ACLU, Courage Campaign, CREDO, CA Democratic Party, CA Federation of Teachers, CA Labor Fed, CA League of Conservation Voters, CA Nurses Assn, California’s leading progressive blog (Calitics.com), League of Women Voters, American Lung Assn., AARP, Coalition for Clean Air, LA Business Council and more than 50 environmental organizations such as Wilderness Society, Environmental Defense Fund, Greenpeace USA, Sierra Club …. you get the idea.
YES on Prop 24: Stop corporate welfare. Prop 24 would repeal recent legislation that reduces taxes on businesses in three ways starting in 2011. It allows businesses to shift operating losses to prior years and extends the period that it can shift losses into future years from the previous 10 years to 20 years. It allows multistate businesses to pay less sales tax by choosing between one of two formulas to base their tax on. Finally it allows tax credit sharing between entities within a business group.
Costing the Sate about $1.3 billion/year (maybe closer to $2 b) in lost revenue by 2012, these tax giveaways benefit the largest and wealthiest 2% of CA businesses. Small businesses by and large get nothing. Despite the current high unemployment and budget crisis facing the state, corporate profits have been outstanding starting in 2009 with 2010 looking like another banner year. These corporate giveaways will NOT help create or save jobs. If anything we will lose jobs in the public sector as the government has to lay off more teachers, firefighters, etc.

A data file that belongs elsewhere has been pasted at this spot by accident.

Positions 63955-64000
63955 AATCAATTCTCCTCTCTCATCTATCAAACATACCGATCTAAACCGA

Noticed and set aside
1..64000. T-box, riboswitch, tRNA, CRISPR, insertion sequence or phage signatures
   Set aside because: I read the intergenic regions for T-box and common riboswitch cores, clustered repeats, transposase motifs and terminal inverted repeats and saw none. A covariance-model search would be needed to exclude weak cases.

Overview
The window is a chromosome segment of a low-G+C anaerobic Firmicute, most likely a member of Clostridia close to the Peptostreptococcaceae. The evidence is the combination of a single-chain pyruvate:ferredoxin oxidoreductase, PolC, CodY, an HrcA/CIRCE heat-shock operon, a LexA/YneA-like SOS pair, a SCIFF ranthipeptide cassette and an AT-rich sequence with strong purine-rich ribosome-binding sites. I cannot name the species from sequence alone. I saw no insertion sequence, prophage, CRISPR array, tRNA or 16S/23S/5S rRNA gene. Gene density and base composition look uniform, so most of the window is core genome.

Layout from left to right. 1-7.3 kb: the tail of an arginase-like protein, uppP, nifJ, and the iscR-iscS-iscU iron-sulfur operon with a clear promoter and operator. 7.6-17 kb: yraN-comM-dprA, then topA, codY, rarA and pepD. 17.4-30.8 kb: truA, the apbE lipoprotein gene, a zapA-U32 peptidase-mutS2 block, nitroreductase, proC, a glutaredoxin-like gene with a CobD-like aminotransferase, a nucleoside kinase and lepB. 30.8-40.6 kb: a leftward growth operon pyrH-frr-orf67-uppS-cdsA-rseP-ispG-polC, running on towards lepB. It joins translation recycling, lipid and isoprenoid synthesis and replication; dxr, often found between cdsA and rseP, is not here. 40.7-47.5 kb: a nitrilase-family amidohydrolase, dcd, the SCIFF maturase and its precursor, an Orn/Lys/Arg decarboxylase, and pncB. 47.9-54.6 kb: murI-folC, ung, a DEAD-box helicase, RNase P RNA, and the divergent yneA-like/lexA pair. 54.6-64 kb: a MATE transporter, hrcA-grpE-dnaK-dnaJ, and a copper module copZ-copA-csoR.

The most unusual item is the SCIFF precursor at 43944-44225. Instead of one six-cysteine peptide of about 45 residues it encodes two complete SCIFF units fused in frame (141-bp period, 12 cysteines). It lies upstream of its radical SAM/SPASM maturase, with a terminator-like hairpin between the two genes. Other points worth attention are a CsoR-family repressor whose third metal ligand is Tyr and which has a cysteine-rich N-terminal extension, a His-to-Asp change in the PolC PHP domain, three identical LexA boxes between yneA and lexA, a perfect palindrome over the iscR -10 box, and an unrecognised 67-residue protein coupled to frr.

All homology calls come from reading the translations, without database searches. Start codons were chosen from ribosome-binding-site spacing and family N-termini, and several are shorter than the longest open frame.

The myth that CA is unfriendly to business was debunked in a front-page article in the Sunday LA Times Oct. 24, which showed that CA takes about 4.7% of what a business produces in taxes – which is the national average. The government take is higher in Alaska (13.8%), New York (5.5%) and even Texas (4.9%).
Courage Campaign, CREDO, CA Democratic Party, CA Federation of Teachers, CA Labor Fed, CA Nurses Assn, California’s leading progressive blog (Calitics.com), League of Women Voters, ACLU
YES on Prop 25: Stop Budget Gridlock Lowers legislative vote for budget from 2/3 to ½ (just like in 47 other states) and permanently docks legislators pay for every day the budget is late. Retains 2/3 majority needed to raise taxes.